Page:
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New tech developments are not achieving their goal of increasing trust in mobile, warns MEF

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The Mobile Ecosystem Forum’s 8th annual Global Trust Report published this week finds that newer tech developments in mobile, like Artificial Intelligence, are creating greater uncertainty and increasing mistrust among users.

Rather than achieving the goal of increasing trust among mobile users, these new technologies are, at best, making no difference (between 40-50% of respondents, dependent on the technology) or actively reducing trust (15-20%). Only a small minority expressed positivity towards any of the new technologies.

MEF’s 8th annual Global Trust Report explores the smartphone and digital services usage of 6,500 smartphone users across 10 countries and considers their attitudes and trust levels in relation to personal data, privacy, identity, and how their data is handled by organisations (e.g. the service providers, mobile apps, etc).

This year, for the fourth year, the Global Trust Report has been supported by Assurant, a leading Fortune 500 global business services company that supports, protects and connects major consumer purchases.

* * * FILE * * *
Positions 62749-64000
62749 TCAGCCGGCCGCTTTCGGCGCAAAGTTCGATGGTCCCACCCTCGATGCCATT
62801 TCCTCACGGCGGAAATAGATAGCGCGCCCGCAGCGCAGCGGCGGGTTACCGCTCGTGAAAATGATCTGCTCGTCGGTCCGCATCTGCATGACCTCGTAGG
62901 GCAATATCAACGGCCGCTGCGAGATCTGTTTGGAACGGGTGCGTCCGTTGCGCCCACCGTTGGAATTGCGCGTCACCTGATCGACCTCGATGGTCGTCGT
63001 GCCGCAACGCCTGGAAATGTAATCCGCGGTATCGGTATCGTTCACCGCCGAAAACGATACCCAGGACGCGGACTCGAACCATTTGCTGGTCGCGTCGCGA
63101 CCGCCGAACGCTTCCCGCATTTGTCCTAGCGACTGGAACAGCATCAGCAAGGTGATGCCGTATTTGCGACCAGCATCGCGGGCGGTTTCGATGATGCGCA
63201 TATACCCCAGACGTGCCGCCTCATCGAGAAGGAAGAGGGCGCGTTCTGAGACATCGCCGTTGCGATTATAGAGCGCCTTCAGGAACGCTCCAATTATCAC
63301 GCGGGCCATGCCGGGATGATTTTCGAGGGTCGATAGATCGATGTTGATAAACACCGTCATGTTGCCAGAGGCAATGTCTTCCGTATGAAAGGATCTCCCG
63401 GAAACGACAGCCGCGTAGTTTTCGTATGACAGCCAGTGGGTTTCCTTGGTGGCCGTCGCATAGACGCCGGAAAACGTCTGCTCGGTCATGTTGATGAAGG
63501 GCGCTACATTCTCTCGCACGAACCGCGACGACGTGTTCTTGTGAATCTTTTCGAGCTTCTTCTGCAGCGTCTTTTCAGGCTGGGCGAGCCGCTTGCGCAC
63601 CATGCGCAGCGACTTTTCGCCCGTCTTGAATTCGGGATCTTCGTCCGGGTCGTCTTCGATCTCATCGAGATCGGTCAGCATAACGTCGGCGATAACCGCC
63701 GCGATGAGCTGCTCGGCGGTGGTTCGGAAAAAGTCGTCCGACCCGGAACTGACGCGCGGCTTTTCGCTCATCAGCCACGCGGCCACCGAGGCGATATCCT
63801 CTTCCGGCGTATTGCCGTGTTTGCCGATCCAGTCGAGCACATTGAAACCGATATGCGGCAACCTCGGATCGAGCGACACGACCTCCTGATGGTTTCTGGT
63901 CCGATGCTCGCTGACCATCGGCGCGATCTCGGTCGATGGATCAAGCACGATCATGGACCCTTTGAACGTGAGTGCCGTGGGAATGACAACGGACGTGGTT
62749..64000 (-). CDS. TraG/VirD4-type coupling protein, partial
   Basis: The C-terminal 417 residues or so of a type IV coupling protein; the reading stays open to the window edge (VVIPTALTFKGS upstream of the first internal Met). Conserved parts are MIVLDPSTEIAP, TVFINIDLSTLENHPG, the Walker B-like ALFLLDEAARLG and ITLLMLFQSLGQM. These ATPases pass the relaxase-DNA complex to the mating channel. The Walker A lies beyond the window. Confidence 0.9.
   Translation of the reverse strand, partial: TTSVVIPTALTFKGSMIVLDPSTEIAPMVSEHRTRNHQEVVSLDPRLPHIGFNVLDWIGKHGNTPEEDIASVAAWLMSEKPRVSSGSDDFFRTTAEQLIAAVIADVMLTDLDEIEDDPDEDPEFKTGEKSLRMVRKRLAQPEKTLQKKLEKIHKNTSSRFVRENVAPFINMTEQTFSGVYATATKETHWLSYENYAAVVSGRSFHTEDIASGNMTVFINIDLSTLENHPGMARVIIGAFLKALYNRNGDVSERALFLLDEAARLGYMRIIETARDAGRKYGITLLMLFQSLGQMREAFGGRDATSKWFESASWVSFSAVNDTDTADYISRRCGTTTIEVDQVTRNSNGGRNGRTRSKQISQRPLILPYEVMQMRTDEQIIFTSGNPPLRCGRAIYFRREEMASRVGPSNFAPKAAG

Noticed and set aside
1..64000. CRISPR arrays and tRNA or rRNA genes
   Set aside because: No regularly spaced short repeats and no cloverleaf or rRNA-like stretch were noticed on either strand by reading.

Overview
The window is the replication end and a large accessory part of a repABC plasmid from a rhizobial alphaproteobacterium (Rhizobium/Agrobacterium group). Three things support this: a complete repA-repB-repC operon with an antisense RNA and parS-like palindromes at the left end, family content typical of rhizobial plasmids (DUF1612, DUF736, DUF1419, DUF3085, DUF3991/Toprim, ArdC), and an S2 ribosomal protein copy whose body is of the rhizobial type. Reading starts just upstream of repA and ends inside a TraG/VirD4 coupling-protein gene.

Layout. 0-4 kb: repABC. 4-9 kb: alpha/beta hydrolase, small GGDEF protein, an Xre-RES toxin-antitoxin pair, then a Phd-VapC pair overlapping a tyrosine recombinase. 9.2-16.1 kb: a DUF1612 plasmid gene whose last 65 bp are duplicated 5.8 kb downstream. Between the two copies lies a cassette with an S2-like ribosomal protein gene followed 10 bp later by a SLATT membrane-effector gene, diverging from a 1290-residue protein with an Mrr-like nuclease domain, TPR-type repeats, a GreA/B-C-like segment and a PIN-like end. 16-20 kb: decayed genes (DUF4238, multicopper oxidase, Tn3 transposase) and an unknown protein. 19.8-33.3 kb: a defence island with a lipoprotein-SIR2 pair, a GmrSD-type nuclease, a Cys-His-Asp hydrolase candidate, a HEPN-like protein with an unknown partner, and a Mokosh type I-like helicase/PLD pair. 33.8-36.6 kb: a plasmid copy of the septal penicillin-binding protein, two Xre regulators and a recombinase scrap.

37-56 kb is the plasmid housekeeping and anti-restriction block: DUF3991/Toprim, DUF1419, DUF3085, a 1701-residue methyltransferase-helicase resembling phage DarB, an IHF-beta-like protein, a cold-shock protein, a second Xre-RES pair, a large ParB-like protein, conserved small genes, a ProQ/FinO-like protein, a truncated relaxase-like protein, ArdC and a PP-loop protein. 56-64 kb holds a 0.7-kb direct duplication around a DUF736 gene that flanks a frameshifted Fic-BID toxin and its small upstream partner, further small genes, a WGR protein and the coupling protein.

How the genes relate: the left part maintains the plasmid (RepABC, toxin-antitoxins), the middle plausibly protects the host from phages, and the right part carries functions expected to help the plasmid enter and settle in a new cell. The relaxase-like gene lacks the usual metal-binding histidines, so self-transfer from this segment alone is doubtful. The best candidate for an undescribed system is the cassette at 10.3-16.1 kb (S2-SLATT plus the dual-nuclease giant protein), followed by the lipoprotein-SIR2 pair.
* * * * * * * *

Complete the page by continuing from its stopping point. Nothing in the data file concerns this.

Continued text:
Key findings

  • Newer tech developments create uncertainty and potential mistrust – Only a minority express positivity towards developments such as Artificial Intelligence, with some unclear what they are about. This hesitancy is likely to be exacerbated by concerns over personal data control and security.
  • Despite some incremental improvement, trust perceptions remain weak – A higher proportion than in the past agree that apps/services respect their privacy, and that they are in control of how their data is used. However, there remains much room for improvement. In particular, social media companies are looked to for reassurance on data transparency and security.
  • Users continue to lack confidence that any actions they take make them safer – Experiences of data harm remain prevalent, with most users feeling they lack adequate protection. Despite increasing numbers taking steps to protect their data, it remains difficult to assess the value of their actions.
  • Regulation may be supporting improved perceptions of control and security of personal data – Significant improvements are observed in perceptions of personal data control and security, particularly in markets where regulation has come into force – South Africa, Brazil and China.
  • The pandemic has reinforced the role of the mobile phone as a one-stop shop entertainment and life management tool – Most users feel their mobile usage has increased. We see penetration growth in functional activities such as food ordering and payments, increased frequency in leisure pursuits such as social media, music and gaming, and evolving video consumption habits.

Key lessons

The Mobile Ecosystem Forums 8th annual Global Trust Report also offers some key lessons for the mobile ecosystem industry